Introduction Hand grip strength is a useful measure of muscle function. Many hand dynamometers that are less costly than the gold standard Jamar dynamometer are available but their use in clinical outpatient setting has yet to be validated. This study aimed to determine the inter-instrument reliability between Camry electronic and Jamar hydraulic dynamometers. Method A cross-sectional study was conducted on patients aged ≥65 years during their post COVID-19 follow up clinic visit. Hand grip strength was assessed using both Jamar and Camry dynamometers following standard protocol while information on participants’ demographics, health and COVID-19 hospitalizations were collected from hospital electronic medical records. Reliability between both devices was determined using intraclass correlation coefficient (ICC) and devices were compared based on subcategories of participants’ demographics and clinical characteristics. Results Ninety-three participants (mean age: 73 ± 6 years, 52.7% males) were recruited in this study. Average grip strength recorded with Jamar dynamometer (18.1 ± 7.4 kg) was higher than Camry dynamometer (19.5 ± 6.6 kg). Sub categorical comparison depicted no significant discrepancy between the devices discovered among male participants (p = 0.262), Malay participants (p = 0.243) and participants aged >70 years (p = 0.090). According to the diagnostic cut-off recommended by Asian Working Group for Sarcopenia (AWGS) 2019, similar number of participants had low grip strength using Jamar (n = 69, 74.2%) and Camry (n = 68, 73.2%) dynamometers. The odds of Camry detecting low grip strength was 0.946 times (95% CI: 0.493–1.817) as compared to Jamar dynamometer. Readings measured using both dynamometers were highly correlated to each other (r = 0.88) with ICC of 0.92, indicating an excellent inter-instrument reliability. Conclusion Comparable measures between Jamar and Camry hand dynamometers support the interchangeable use of the devices among older population. Hence, the alternative use of Camry dynamometer is appropriate for the outpatient setting.

Age and Ageing ; 51, 2022.
Artigo em Inglês | ProQuest Central | ID: covidwho-1901101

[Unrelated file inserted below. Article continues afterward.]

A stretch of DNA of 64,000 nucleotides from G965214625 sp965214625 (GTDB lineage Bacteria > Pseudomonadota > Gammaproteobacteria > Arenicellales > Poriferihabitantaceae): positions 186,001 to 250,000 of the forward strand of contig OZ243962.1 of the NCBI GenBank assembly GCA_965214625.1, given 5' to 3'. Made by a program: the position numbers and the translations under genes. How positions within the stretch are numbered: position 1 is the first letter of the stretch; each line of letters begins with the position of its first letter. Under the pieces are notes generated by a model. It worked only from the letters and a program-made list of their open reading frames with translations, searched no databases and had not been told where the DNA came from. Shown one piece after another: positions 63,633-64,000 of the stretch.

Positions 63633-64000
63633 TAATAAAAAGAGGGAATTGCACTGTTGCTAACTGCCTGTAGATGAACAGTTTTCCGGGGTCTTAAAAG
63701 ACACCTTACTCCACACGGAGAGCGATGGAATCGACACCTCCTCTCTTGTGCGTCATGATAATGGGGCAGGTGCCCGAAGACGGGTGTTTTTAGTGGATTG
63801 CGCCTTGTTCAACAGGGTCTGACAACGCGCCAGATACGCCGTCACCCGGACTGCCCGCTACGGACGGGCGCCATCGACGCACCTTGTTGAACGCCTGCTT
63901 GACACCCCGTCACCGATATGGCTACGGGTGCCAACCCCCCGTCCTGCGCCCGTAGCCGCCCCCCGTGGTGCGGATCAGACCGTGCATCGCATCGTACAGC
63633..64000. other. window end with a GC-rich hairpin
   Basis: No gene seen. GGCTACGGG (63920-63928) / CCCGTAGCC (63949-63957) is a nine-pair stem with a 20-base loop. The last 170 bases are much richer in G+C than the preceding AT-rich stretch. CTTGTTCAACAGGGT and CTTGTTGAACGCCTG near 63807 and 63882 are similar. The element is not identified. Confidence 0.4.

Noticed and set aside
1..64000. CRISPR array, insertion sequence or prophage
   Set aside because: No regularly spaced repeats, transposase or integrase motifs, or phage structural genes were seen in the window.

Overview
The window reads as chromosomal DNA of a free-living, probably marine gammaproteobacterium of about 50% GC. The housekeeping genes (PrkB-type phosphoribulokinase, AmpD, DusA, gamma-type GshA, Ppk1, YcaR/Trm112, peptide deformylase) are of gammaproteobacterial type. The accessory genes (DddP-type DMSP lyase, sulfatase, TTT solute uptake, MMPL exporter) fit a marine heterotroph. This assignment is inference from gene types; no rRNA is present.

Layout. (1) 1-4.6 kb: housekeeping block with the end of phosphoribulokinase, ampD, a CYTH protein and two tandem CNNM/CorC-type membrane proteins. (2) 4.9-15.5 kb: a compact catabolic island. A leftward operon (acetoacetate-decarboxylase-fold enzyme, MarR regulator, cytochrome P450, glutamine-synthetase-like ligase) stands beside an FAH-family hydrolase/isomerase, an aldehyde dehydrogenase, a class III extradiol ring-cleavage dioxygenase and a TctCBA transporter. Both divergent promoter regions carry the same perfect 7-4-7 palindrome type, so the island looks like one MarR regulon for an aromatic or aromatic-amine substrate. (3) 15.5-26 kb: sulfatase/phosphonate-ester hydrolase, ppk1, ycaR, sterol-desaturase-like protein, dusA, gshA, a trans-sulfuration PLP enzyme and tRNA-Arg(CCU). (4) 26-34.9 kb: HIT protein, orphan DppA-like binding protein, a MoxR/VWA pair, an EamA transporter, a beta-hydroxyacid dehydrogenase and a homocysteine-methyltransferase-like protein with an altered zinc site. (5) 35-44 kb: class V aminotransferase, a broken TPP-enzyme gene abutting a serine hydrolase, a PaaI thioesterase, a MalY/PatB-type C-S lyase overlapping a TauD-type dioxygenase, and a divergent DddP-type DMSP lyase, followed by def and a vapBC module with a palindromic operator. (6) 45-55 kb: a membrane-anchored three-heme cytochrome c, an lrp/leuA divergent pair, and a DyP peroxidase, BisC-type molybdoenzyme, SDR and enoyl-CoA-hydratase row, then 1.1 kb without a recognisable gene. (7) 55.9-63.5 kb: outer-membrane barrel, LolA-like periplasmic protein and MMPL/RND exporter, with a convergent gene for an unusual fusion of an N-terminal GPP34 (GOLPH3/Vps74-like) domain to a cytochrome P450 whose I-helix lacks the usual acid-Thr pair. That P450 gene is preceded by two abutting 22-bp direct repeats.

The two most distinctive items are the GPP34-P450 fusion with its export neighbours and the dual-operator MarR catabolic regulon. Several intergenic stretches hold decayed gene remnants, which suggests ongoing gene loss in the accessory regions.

Introduction Muscle strength is one crucial determinant of functional activity among older adults. While COVID-19 infection is often described as an acute respiratory disease with potential multiorgan involvement, its severe inflammatory nature may lead to changes to structure and function of skeletal muscles. This present study aimed to evaluate grip strength among post COVID-19 elderly with exploration of factors influencing the change in grip strength. Method Patients with history of COVID-19 infection aged ≥65 years were recruited in the COVID-19 follow up clinic. Grip strength was assessed using Jamar dynamometer following standard protocol while baseline clinical information was collected from hospital electronic medical record. Data collected were analysed to evaluate grip strength in relation to participants’ demographics, comorbidity, length of hospital stay and steroids medication use. Total steroids equivalent doses were calculated and dichotomy of 400 mg was selected based on its median. Results Ninety-three participants (mean [SD] age: 73 [6], 52.7% males) were recruited at an average (SD) of 55 (37) days after hospital discharge, with 79.6% participants hospitalized with COVID-19 of clinical category 4. Majority (74.2%) of the participants recorded measurements lower than diagnostic cut-off for low grip strength recommended by Asian Working Group for Sarcopenia (AWGS) 2019. Results showed that increasing age was associated with a decrease in grip strength (r = −0.30, p = 0.003). Besides, increase in hospital stay (r = −0.22, p = 0.035) and Charlson Comorbidity Index (CCI) score (r = −0.42, p = 0.000) were associated with decreasing grip strength measurements. No significant discrepancy in grip strength was observed between subgroups of patients receiving total steroids equivalent doses of <400 mg and ≥ 400 mg (p = 0.881). Conclusion Low grip strength readings were recorded among post COVID-19 elderly particularly patients of older age, with longer hospital stay and higher CCI. This suggests the need for close monitoring and provision of rehabilitation intervention to older adults affected by COVID-19 infection.